24.9°C 03:00 pm

Don’t let it ruin you

Monday, 8th October, 2018

Broken Hill Lifeline’s Gambling Counsellor Greg Pearce, holding up the Responsible Gambling Awareness Week poster. PICTURE: Callum Marshall Broken Hill Lifeline’s Gambling Counsellor Greg Pearce, holding up the Responsible Gambling Awareness Week poster. PICTURE: Callum Marshall

By Callum Marshall

This week marks Responsible Gambling Awareness Week, where people are being encouraged to look at their own gambling practices and talk to family and friends about theirs.

Over the last year more than 3.4 million people have gambled in NSW, which is more than half the adult population across the state.

Local Lifeline Gambling Counsellor Greg Pearce said “underlying issues” were usually connected to problem gambling.

“If a person has a problem with gambling there’s always a lot of underlying issues,” he said.

“It could be a traumatic event in their life such as the loss of someone.

“Most people that go gambling go there for a reason. The most common reason (I hear) is ‘I just needed time to myself to get over the thing that was affecting me.’ 

“Most who sit at a poker machine room day in and day out are (incredibly) focused and there’s nothing that can disturb them from that. You could be talking to them but they’re not hearing you. For them it’s just ‘me time.’ 

“That’s what leads to a lot of problem gamblers, because they’re just constantly playing and blocking out the rest of the world.

“The only reason they’re doing that is because they don’t want the hurt that’s on the outside. Gambling’s a safety net for them and that’s when it can, and will, become an issue. So that’s when they seek assistance.”

In the Broken Hill, Wentworth and Unincorporated Far West NSW region, latest Independent Liquor and Gaming Authority statistics show clubs netted a gaming machine profit of $11.1 million between November 2017 to the end of May this year.

For hotels within the Broken Hill and Unincorporated Far West region, the latest statistics show net gaming machine profits reached $547,316.04 in the period January 1 to the end of June this year.

In spite of those heavy losses, Greg said that local hotels and clubs were incredibly helpful when it came to properly caring for those who had gambling problems.

He said he shared a good relationship with them and that if any of them did have patrons with significant problems they were guided to him at Lifeline.

“The clubs and the hotels in Broken Hill are very supportive of people if they do have a problem or they feel they have an issue getting support,” he said.

“There’s quite a few people in town who have issues with gambling but not so much that it’s a problem.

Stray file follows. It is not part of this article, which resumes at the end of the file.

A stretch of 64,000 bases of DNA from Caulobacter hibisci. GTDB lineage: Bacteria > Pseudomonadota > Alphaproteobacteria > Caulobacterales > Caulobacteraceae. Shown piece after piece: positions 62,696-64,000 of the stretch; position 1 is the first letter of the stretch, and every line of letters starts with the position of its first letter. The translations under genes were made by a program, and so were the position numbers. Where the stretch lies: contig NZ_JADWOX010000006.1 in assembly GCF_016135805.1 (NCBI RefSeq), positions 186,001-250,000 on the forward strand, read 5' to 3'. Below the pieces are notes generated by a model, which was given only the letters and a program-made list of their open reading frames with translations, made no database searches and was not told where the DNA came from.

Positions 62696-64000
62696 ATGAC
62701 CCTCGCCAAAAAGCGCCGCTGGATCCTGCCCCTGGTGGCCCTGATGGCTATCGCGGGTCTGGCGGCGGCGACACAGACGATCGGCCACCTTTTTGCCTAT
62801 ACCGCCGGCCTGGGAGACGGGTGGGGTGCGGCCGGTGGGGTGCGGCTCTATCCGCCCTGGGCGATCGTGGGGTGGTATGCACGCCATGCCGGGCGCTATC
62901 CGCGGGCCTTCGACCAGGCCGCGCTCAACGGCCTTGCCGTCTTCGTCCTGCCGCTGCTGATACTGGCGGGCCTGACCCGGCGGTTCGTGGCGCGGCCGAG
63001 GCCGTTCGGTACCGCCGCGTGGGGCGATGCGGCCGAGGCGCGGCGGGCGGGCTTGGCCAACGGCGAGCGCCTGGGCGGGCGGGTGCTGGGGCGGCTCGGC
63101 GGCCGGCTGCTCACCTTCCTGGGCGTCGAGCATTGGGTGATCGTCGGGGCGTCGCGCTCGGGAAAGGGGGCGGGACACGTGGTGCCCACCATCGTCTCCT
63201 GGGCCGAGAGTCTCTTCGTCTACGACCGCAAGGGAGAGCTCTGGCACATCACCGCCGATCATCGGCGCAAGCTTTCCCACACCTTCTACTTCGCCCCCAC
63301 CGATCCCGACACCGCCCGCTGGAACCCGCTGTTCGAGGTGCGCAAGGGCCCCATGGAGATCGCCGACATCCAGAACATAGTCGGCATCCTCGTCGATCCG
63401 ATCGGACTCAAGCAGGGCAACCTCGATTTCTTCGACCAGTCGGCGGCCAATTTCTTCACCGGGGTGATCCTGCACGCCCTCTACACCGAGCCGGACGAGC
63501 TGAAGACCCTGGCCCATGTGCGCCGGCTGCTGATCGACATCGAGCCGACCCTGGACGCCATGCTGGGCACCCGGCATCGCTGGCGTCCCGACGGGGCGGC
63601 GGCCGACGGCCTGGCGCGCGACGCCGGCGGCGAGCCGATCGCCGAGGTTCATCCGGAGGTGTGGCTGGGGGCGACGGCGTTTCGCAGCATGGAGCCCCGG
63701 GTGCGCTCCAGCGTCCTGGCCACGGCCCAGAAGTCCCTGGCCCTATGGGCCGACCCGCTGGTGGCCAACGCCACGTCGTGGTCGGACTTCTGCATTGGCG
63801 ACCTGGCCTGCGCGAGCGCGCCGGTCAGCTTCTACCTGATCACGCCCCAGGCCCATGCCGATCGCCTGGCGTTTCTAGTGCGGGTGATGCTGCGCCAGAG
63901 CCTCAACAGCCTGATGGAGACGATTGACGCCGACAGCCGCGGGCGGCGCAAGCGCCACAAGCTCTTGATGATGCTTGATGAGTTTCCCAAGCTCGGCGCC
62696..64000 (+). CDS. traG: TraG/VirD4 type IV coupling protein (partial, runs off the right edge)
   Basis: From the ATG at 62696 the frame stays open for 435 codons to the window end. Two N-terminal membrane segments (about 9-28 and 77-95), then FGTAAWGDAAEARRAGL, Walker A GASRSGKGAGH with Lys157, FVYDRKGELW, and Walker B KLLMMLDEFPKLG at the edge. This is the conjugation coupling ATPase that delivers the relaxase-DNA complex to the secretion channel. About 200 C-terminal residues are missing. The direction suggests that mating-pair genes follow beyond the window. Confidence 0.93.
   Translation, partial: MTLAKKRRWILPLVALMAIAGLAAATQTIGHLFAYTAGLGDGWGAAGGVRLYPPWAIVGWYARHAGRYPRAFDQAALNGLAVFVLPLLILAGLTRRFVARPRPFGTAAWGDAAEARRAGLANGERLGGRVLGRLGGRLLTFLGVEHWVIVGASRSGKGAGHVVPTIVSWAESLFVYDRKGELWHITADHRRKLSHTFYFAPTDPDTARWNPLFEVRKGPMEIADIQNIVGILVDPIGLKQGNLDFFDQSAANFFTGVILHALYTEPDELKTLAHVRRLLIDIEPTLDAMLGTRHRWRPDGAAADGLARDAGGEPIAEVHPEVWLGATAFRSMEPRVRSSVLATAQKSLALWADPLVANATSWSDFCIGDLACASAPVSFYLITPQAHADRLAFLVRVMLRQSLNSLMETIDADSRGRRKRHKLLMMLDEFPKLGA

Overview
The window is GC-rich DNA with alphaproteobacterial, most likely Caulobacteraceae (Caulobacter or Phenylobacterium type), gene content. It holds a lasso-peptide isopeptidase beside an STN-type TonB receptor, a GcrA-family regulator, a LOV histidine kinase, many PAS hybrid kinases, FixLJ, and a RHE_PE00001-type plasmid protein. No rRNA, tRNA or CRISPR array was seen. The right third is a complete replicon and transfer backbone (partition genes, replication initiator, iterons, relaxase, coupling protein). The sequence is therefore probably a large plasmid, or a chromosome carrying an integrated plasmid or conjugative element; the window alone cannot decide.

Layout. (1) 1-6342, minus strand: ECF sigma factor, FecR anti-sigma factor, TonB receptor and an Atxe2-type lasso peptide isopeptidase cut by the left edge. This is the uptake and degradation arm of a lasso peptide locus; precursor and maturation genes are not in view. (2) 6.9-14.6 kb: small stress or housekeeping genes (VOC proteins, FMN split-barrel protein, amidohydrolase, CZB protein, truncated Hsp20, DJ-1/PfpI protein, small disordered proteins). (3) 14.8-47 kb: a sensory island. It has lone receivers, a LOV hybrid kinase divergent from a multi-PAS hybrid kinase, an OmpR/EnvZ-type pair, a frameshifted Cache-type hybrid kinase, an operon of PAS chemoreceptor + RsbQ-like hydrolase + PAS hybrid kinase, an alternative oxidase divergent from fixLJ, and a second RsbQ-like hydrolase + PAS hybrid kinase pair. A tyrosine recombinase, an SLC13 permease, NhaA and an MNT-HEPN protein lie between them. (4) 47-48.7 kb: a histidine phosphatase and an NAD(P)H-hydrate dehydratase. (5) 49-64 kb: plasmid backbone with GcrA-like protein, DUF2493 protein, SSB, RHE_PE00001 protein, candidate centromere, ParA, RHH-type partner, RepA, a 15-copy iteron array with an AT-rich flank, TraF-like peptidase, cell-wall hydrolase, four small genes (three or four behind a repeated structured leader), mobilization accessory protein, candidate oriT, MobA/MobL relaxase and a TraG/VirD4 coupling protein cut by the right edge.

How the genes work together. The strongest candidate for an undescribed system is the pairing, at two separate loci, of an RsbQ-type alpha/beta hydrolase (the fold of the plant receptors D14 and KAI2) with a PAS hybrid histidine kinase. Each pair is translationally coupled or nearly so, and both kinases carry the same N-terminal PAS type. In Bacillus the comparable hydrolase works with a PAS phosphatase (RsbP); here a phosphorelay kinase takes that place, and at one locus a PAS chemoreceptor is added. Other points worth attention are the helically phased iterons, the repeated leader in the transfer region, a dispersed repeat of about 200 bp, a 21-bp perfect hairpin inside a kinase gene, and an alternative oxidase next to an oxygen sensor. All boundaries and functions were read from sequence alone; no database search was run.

“There are problem gamblers in all communities but, to the best of my ability, we’re really good here because people know when they have an issue that they’ll come and get assistance.

“In years gone by it was a problem because in a mining town like Broken Hill it was a bit of a tradition to have a punt, and there was no help like there is today.” 

In today’s society, a big issue Greg found as a gambling counsellor wasn’t so much how to deal with those affected by poker machines or other traditional types of gambling but rather, online betting, particularly how it impacted young people.

“Of late, I’m finding with a lot of young people with newer technology (that) there’s a lot of online gambling,” he said.

“It’s regulated to some degree but not where it should be. We’ve got a lot of overseas gambling companies that are coming into Australia and they’re so accessible for people.

“I find when I do programs in schools I ask students with mobile phones, ‘do you have a punt?’ Eighty-five per cent would say ‘yes.’ Across NSW, ten per cent of students at any given high school are problem gamblers and that’s because of online technology.

“Years ago it was just poker machines, the horses and TAB, but with technology being so far advanced today, we as counsellors and gambling help services are struggling to keep up when there is a problem.

“In the coming years there’s going to be a time when it’s out of our control. But it’s good to know that there is help out there for them if they need it.”

Greg said that he wanted to reassure locals that he wasn’t against gambling if they sought out his assistance. 

“I’m not against gambling, it’s about responsible gambling. Once it starts taking a hold of your life and dictating to you, that’s when you need to seek assistance,” he said.

“You don’t know and you’ll never know until you’ve experienced what it’s like to be a problem gambler. 

“So there’s nothing wrong with punting, it’s there for entertainment and that’s what it’s all about. But once the fun and the enjoyment goes out of it and you feel you’ve got a problem, that’s when you need to seek help and that’s what I’m here for.”

For those still unsure about seeking assistance during Sensible Gambling Awareness Week, Greg said his role was to listen and support, not to judge.

“Don’t be afraid, put your hand up and ask for help. That’s the best thing you can do,” he said.

If you have a gambling problem or are worried you are developing one, you can call the local Lifeline at (08) 8087 7525 and organise an appointment with Greg Pearce.

For more information on Responsible Gambling Awareness Week visit https://www.responsiblegambling.nsw.gov.au/education-and-awareness/responsible-gambling-awareness-week. 

© Copyright 2020 Barrier Daily Truth, All Rights Reserved. ABN: 38 684 603 658